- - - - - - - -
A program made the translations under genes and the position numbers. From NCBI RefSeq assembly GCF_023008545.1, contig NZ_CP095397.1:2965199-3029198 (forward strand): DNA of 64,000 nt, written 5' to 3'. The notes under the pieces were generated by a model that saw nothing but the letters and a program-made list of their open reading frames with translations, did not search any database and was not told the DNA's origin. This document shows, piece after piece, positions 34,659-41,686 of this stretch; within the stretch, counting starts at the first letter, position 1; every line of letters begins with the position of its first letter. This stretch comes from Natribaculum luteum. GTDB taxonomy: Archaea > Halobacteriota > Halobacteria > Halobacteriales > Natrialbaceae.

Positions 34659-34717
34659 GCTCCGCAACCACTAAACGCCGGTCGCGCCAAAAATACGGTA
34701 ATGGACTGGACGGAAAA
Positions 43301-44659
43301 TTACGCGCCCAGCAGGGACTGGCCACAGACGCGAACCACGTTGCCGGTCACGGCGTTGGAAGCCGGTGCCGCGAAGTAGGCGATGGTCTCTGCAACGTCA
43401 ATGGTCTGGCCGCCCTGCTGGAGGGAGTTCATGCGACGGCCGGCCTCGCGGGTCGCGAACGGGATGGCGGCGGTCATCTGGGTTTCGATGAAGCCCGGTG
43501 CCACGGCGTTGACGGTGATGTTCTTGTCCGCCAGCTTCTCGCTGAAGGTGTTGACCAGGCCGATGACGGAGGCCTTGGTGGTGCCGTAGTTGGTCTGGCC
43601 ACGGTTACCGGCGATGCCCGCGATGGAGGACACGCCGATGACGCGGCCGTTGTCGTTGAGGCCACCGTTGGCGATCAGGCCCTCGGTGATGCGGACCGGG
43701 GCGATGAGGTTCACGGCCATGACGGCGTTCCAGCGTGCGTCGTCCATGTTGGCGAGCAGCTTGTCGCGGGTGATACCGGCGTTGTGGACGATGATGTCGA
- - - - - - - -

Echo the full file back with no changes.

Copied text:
A program made the translations under genes and the position numbers. From NCBI RefSeq assembly GCF_023008545.1, contig NZ_CP095397.1:2965199-3029198 (forward strand): DNA of 64,000 nt, written 5' to 3'. The notes under the pieces were generated by a model that saw nothing but the letters and a program-made list of their open reading frames with translations, did not search any database and was not told the DNA's origin. This document shows, piece after piece, positions 34,659-41,686 of this stretch; within the stretch, counting starts at the first letter, position 1; every line of letters begins with the position of its first letter. This stretch comes from Natribaculum luteum. GTDB taxonomy: Archaea > Halobacteriota > Halobacteria > Halobacteriales > Natrialbaceae.

Positions 34659-34717
34659 GCTCCGCAACCACTAAACGCCGGTCGCGCCAAAAATACGGTA
34701 ATGGACTGGACGGAAAA
Positions 43301-44659
43301 TTACGCGCCCAGCAGGGACTGGCCACAGACGCGAACCACGTTGCCGGTCACGGCGTTGGAAGCCGGTGCCGCGAAGTAGGCGATGGTCTCTGCAACGTCA
43401 ATGGTCTGGCCGCCCTGCTGGAGGGAGTTCATGCGACGGCCGGCCTCGCGGGTCGCGAACGGGATGGCGGCGGTCATCTGGGTTTCGATGAAGCCCGGTG
43501 CCACGGCGTTGACGGTGATGTTCTTGTCCGCCAGCTTCTCGCTGAAGGTGTTGACCAGGCCGATGACGGAGGCCTTGGTGGTGCCGTAGTTGGTCTGGCC
43601 ACGGTTACCGGCGATGCCCGCGATGGAGGACACGCCGATGACGCGGCCGTTGTCGTTGAGGCCACCGTTGGCGATCAGGCCCTCGGTGATGCGGACCGGG
43701 GCGATGAGGTTCACGGCCATGACGGCGTTCCAGCGTGCGTCGTCCATGTTGGCGAGCAGCTTGTCGCGGGTGATACCGGCGTTGTGGACGATGATGTCGA